“Nothing is less real than realism. Detail s are confusing. It is only by selection, by elimination, by emphasis, that we get at the real meaning of things.

“The meaning of a word – to me – is not as exact as the meaning of a color. Colors and shapes make a more definite statement than words.”

Some More Art

Georgia O’Keeffe “Exotic Flowers”

“Exotic Flowers” has to be one of her most famous and well-known masterpieces. As I look at the colors and shapes of an abstract flower, I feel her passion, her longing for love, and most of all her femininity. With the expression of womanhood, this famous painting has seen much controversy but in turn it made her an icon of modern abstract art.

Georgia O’Keeffe [1927] “Abstraction White Rose”

This seems to be made during a period she was experimenting with black and white styles. I always loved the noir style of painting. In modern times, this style has become quite popular in both photography and artwork. I love the soft blending of the flower petals. Like an abstract dream, they flow perfectly together to create a beautiful dance of shades. Together she transforms the shades into harmony.

Georgia O’Keeffe [1926] “The Black Iris”

Like the eye of a flower, this abstract interpretation of an iris is much different than her other flower paintings. Like a journey into the unknown, this painting has a sense of mystery and adventure. She went through a period of discovery, seeking new styles to explore and experience.

Georgia O’Keeffe “Jack-in-the-Pulpit No. IV”

As I look at this abstract reflection of a flower, with details of blue pedals, once again, this style of art seeks passion from her soul. Feelings in colors that blend in unity with light and shadow. The feeling of womanhood and femininity.

Georgia O’Keeffe “Black Lava Bridge, Hana Coast-No. II”

A touch of realism from when she visited the beaches of Hawaii. At the end of her art career, she went through a period of art on landscapes, mountain tops, and cloud formations. This tranquil ocean scene has a feeling of peace. I believe she enjoyed her travels around the world. She wanted to show how beautiful the world could be. Looking through her eyes and how she perceived everything around her.

Movie Biography 2009

Georgia O'Keeffe | SincroGuia TV

In 2009, a movie about Georgia O’Keeffe was released, named “Georgia O’Keeffe, Her Life Was a Work of Art”. The two main characters are, Jeremy Irons who plays the role of Alfred the photographer; the actress who plays the role of Georgia is Joan Allen. Alfred, who had decided to display the work of an unknown artist Georgia O’Keeffe, without her knowledge.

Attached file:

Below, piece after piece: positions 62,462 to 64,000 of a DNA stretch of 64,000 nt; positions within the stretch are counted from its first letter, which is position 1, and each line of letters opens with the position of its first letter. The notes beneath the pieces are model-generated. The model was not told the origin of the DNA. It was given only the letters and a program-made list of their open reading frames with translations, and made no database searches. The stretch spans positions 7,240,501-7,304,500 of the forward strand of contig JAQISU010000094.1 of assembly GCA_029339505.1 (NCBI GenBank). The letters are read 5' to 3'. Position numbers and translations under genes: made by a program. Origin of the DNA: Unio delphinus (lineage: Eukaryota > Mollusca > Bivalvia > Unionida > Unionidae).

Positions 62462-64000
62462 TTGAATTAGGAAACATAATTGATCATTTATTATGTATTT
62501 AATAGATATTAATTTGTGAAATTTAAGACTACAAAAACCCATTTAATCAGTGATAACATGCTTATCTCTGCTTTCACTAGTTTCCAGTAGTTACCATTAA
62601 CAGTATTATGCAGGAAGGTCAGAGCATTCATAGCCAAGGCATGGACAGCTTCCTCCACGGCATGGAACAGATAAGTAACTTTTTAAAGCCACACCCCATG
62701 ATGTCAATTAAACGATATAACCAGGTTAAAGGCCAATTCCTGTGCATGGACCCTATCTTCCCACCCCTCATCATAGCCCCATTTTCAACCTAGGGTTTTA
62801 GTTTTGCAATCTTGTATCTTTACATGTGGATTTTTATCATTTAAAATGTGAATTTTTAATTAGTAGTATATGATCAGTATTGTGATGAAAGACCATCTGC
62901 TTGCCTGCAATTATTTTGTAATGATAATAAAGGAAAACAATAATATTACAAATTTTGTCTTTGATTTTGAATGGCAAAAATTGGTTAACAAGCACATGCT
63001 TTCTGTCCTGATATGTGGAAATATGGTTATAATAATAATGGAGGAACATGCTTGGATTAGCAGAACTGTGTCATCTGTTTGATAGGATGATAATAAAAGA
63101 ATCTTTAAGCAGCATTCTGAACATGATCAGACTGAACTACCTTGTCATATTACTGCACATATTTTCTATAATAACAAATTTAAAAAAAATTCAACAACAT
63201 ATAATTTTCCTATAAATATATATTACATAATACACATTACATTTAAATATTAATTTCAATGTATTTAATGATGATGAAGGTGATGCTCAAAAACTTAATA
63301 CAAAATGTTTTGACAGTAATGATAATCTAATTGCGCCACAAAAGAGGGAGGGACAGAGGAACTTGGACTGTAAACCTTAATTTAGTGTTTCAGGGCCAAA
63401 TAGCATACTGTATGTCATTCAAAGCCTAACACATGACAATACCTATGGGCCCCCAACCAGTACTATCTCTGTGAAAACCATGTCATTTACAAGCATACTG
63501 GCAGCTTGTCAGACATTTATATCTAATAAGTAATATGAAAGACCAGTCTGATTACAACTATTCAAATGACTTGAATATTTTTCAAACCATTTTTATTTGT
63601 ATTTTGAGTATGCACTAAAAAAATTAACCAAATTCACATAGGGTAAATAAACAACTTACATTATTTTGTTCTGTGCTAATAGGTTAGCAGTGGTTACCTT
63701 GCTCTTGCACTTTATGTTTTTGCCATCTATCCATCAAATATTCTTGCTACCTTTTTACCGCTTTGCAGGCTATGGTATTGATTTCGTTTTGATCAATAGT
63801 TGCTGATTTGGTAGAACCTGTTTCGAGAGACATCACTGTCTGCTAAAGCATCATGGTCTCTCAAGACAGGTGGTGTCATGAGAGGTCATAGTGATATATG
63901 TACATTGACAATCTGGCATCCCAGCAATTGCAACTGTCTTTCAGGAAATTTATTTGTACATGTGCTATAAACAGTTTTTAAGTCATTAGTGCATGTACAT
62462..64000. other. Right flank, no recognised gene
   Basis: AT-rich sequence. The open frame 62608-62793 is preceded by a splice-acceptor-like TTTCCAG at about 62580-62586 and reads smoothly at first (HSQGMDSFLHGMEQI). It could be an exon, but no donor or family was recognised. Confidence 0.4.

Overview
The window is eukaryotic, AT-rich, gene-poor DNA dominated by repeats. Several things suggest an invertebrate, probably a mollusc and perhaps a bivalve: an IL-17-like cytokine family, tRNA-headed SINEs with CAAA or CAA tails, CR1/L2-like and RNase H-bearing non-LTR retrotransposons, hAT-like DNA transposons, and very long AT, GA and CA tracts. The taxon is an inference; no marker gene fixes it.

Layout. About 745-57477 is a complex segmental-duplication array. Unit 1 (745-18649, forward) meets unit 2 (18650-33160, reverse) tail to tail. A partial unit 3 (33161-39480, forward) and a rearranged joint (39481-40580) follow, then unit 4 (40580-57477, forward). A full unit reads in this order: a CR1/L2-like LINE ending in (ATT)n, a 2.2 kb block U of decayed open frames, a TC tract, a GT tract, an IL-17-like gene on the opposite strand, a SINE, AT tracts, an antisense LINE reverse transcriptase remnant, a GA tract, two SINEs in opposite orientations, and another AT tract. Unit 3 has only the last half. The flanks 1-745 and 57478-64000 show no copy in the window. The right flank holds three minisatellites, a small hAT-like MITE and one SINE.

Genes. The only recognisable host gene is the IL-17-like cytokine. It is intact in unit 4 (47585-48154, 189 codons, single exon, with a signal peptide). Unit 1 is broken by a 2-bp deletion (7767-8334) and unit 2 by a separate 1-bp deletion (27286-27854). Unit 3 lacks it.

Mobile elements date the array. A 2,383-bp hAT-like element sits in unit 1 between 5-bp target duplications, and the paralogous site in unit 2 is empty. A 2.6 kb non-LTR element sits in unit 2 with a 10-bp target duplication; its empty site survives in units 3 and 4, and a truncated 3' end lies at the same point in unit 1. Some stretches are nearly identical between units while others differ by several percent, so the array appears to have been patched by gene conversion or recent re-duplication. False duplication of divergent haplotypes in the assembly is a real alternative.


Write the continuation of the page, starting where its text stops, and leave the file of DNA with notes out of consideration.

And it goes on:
He then convinced her to let him become her benefactor and to help her become a famous artist. Their relationship evolved as they fell in love. She became his inspiration for his photography. Their love lasted 20 years, he inspired her art, and she was his muse. They moved to New Mexico and there she found a new inspiration.

Georgia O’Keeffe’s Legacy

Visitor Information, Museum Galleries - The Georgia O'Keeffe Museum

The Georgia O’Keeffe Museum’s collections include 200 paintings and hundreds of works on paper. Many of the drawings were pencil, charcoal, pastels, and watercolors. The personal collections include personal property and a significant archive of documents and photographs. Located in Santa Fe, New Mexico, it opened up to the public in 1997.

Georgia O’Keeffe leaves behind a life time of artwork and paintings for the world to enjoy. You can visit the museum in person or online tours are available. I suggest looking through all of her art, for they are all beautiful and amazing masterpieces that became her legacy.



Internet Movie Database

Georgia O’Keeffe, Charles C. Eldredge, Abrams, NY, 1991.

Georgia O’Keeffe, Daniel Rich, Art Institute of Chicago, 1943.

Georgia O’Keeffe, Lloyd Goodrich and Doris Bry, Whitney Museum, 1970.

Georgia O’Keeffe: An Eternal Spirit, Susan Wright, Todtn, NY, 1996.


Melissa Horn
Melissa Horn
Melissa Horn is a commercial artist in the Metro Detroit area. Melissa produces fine art, drawings, painting, graphics, design, crafts, jewelry, fashion, Native American crafts, book illustrations, and music album covers. Her studio is named Vintage Noir Art and her arts and craft store is named Sleeping Earth. Melissa studied graphic design at Macomb Community College and studied fine arts at the Ray-Vogue College of Design in Chicago. She lives with her family of three children in a suburb of Detroit.